The Baltimore Ravens missed the postseason for the first time in the John Harbaugh era in 2013 and will not be playing meaningful football in January for the first time since 2007 under Brian Billick‘s guidance.
So where did it all go wrong this year and just how far away is this team from being a playoff contender in the AFC once again?
It went wrong because of the roster turnover, the absence of a consistent running game and an offensive line that was putrid to say the least in addition to an up-and-down defense. It could potentially take an offseason or two to retool this organization as there are major holes that need to be addressed across the board.
Anquan Boldin was a monumental loss for this ballclub. While no one could have predicted Dennis Pitta missing as much time as he did, even when he returned to the fold offensively there wasn’t much of a change. Torrey Smith started strong but tailed off as the season progressed and showed that he may be nothing more than a true No. 2 wide receiver in this league. Marlon Brown had a solid season as an undrafted free agent as he was the team leader in touchdown receptions with seven. But there were only three instances of games where a receiver eclipsed the 100-yard plateau, and that is inexcusable considering the lackluster efforts of the ground game.
Ray Rice went over 100 yards in a game just once this season (131) for the Ravens, and that came against the then 31st-ranked run defense of the Chicago Bears in Week 11. In fact, that was the only time Baltimore had a 100-yard rusher throughout the entire season, hence why they were the 30th-best running attack in the NFL. How that was on Rice and Bernard Pierce and not the offensive line remains to be seen, but something can be said about a running back who missed his first NFL game since his rookie season and a guy who went from totaling 1,621 total yards from scrimmage in 2012 to just 981 this season. Has he been burnt out after just six seasons in the NFL given the position he plays and the volume of touches he has received since his arrival in Charm City? Quite possibly, but the offensive line didn’t provide him with a lot of support this season either.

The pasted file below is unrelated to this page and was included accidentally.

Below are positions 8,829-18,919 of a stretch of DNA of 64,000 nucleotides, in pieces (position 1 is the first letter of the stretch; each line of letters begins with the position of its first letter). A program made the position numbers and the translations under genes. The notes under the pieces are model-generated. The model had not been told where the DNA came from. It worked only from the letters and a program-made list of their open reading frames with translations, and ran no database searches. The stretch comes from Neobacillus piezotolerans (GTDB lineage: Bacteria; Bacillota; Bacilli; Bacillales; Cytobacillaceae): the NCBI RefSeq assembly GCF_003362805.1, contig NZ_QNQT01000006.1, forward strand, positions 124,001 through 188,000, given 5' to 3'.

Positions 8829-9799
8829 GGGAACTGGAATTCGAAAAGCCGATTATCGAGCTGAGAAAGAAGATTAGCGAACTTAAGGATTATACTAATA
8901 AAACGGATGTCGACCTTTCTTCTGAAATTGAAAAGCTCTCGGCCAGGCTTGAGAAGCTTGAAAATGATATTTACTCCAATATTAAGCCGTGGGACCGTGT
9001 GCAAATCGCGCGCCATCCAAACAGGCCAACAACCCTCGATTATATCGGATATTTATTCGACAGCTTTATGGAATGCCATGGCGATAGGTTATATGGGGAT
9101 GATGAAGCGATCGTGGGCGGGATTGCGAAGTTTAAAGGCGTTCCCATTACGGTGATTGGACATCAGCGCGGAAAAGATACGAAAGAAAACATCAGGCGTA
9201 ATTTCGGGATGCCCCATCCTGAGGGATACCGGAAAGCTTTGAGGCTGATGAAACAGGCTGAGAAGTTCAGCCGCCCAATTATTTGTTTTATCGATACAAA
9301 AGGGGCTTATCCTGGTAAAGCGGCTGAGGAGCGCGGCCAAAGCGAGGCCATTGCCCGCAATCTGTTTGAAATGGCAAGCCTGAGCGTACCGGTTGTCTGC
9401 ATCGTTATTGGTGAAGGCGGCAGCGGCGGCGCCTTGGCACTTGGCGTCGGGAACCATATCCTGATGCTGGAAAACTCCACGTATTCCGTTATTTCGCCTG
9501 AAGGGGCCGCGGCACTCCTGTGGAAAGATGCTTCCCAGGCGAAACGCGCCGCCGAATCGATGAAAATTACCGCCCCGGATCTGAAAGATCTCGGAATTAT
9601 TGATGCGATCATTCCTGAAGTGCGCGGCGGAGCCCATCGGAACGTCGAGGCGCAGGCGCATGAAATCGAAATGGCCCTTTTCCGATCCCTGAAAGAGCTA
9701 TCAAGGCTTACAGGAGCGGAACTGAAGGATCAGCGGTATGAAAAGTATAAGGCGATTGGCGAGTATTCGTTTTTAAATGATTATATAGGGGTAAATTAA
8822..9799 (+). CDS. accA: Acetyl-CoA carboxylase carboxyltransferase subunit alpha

When the starting offensive line features a career practice squad player in A.Q. Shipley at left guard who traditionally plays center but has only seen action in five NFL starts prior to the 2013 season, most could guess that it was a tough year for the big uglies. Bryant McKinnie ended up in Miami and the Ravens performed their first ever in-season trade with the acquisition of Eugene Monroe from Jacksonville. The trade wasn’t a game-changer, but not much could be done with Kelechi Osemele going out for the season with a back injury that impeded his progression as a young lineman. Marshal Yanda made the Pro Bowl but probably had his worst season as a pro as he missed more blocks and committed more penalties than he traditionally has. Michael Oher may no longer be in Baltimore after this season. While he wasn’t horrific for the Ravens, he certainly didn’t play out to what a first-round pick should be.
Defensively the Ravens were more stout than they were in 2012 but saw mixed results when it mattered most. Sure, a poor offense putting the defense on the field more than they want to be is going to kill a lot of momentum and confidence the unit has, but there is no excuse for long, time-consuming drives and a lack of true turnover potential week in and week out. The pass rush was one of the best heading into Week 13 and regressed to the mean after that. It must be noted that Daryl Smith, Jimmy Smith and James Ihedigbo were standout performers throughout the entire season, but three guys can’t make up for inconsistency from the other eight players on the unit.
So where do the Ravens go from here? Given their high standard of success they set for themselves since Harbaugh’s arrival in Baltimore they will do their due diligence to give their fans a contender immediately. It just may not be that simple this time around.